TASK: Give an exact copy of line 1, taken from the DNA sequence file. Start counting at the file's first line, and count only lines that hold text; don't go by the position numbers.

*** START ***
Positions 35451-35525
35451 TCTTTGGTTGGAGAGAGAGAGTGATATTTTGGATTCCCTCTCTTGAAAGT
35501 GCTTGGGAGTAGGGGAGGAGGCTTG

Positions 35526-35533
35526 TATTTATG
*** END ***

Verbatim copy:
Positions 35451-35525